Flying for the Disabled

From an article in the Spinal Injuries Association Mag 'Forward' by Steve Derwin

The history of disabled aviators goes back almost as far as aviation itself. In 1931 RAF Flying Officer Douglas Bader lost both legs in a flying accident. After learning to walk with artificial legs, he managed to convince the RAF that he could still fly, going on to play an heroic part in the Battle of Britain in 1940, being shot down and imprisoned. After the war he built a flying career with Shell aircraft, and was the President of the Royal International Air Tattoo from 1976 until his death in 1982. In 1983, the Flying Scholarships for the Disabled Scheme was founded and dedicated to Bader's courage and determination in the face of disability.

IN 1992, RAF pilot Tim Ellison was involved in an accident when his Harrier jet suffered engine failure. The accident left Tim paraplegic. In 1993 he co-founded the British Disabled Flying Association because his passion for flying made him determined to continue despite his disability, and to ensure that others could do the same. In 1994 Tim gained his FAA commercial flying licences and worked as a forest-fire-fighting pilot until, in 1997, he became the first paraplegic in the world to gain an FAA Airline Transport Pilot's licence. In 2001 he competed in the London to Sydney air race finishing first in class and second overall.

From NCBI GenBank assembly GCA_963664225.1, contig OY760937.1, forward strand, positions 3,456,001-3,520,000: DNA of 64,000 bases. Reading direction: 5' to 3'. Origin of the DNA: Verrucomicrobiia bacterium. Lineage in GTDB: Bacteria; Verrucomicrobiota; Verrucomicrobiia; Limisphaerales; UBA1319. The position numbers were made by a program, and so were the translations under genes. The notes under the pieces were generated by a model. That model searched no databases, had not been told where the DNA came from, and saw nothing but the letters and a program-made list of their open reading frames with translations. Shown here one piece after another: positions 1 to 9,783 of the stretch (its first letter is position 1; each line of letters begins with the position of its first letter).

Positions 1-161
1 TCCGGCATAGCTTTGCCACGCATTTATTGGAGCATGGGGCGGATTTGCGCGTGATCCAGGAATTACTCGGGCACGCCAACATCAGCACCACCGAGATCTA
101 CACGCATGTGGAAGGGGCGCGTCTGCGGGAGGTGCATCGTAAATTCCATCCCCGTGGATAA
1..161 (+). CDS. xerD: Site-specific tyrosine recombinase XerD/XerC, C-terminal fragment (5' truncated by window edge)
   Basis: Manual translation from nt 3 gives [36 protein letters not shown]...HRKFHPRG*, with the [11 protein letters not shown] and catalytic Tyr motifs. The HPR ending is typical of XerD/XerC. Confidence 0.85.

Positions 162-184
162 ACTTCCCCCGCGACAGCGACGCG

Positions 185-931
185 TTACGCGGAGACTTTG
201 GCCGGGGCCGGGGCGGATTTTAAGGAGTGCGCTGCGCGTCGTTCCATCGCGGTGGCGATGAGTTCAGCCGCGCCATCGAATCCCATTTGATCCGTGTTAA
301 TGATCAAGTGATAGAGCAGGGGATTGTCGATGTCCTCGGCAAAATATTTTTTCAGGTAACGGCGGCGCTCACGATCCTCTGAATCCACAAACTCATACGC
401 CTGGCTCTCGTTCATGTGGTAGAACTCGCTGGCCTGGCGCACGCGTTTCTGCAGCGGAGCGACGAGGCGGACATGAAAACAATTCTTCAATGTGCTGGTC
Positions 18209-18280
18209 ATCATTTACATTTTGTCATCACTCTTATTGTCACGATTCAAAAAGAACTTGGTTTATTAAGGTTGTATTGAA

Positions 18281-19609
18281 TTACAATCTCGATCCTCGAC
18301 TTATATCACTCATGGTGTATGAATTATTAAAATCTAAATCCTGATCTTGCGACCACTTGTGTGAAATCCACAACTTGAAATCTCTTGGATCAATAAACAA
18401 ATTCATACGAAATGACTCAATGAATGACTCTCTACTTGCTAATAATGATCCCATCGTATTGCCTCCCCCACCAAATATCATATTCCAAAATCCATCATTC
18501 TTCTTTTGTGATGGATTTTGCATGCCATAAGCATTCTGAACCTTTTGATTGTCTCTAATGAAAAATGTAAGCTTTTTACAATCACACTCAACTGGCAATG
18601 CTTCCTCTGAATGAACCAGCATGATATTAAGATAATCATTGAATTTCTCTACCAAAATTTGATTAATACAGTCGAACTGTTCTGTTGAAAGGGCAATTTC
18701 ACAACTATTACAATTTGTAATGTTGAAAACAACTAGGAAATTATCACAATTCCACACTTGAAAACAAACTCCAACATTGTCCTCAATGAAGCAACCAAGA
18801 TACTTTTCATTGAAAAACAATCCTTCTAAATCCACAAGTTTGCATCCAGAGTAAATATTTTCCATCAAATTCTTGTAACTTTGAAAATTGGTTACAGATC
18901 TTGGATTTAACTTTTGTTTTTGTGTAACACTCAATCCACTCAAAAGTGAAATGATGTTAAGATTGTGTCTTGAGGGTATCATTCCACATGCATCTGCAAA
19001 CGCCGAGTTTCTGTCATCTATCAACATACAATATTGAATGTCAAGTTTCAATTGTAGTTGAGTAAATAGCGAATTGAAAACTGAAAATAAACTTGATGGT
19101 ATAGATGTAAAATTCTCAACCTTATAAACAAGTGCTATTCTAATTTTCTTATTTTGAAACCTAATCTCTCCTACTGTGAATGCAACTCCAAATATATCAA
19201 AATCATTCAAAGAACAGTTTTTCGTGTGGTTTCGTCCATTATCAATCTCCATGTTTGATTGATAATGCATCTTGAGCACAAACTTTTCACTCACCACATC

We hope that Tim's story encourages disabled people to realise that anything is possible, in life and in flying.

The British Disabled Flying Association (BDFA), formerly known as the British Disabled Flying Club (BDFC), was set up in 1993 and is dedicated to helping disabled people achieve their individual aviation ambitions. A registered charity, the BDFA offers the following:

• The opportunity to become a member of a professionally run organisation that offers a wide range of aviation opportunities for disabled people.
• A wide range of specially organised Flying Days for the Disabled around the UK.
• Information concerning specially funded scholarships for individuals with ambitions to learn to fly and even attain a Private Pilot's Licence. • A voice for disabled people everywhere to lobby for improvements in legislation so that more people have the chance to realise their aviation dreams.
• A professionally written and designed newsletter distributed to more than 1500 readers throughout the world.

That is the BDFA today. Never has the future looked more exciting for disabled people interested in aviation.

In 2003 we were donated four Bulldog aircraft by the Royal Jordanian Airforce and after eighteen months long, hard work, raising funds and seeking support we are nearing completion of the refurbishment of the first aeroplane which will be ready for flight and listed on the British register early in 2005. We intend to fly this aircraft into our flying days and events up and down the country and make it generally available for use by our members and other disability organisations and individuals as frequently as is possible.

Next year the BDFA looks forward to providing and being involved in some very exciting aviation events. As well as our own, well-established calendar of flying days with the old favourites giving great opportunities for people to enjoy fantastic flying, we welcome new venues into our programme. We also look forward to exciting joint ventures with other organisations and flying clubs who are putting on events and have kindly invited us to attend. Below is a preliminary list of dates and venues. We hope that some SIA members will be able to come along and enjoy flying with us and we look forward to seeing you there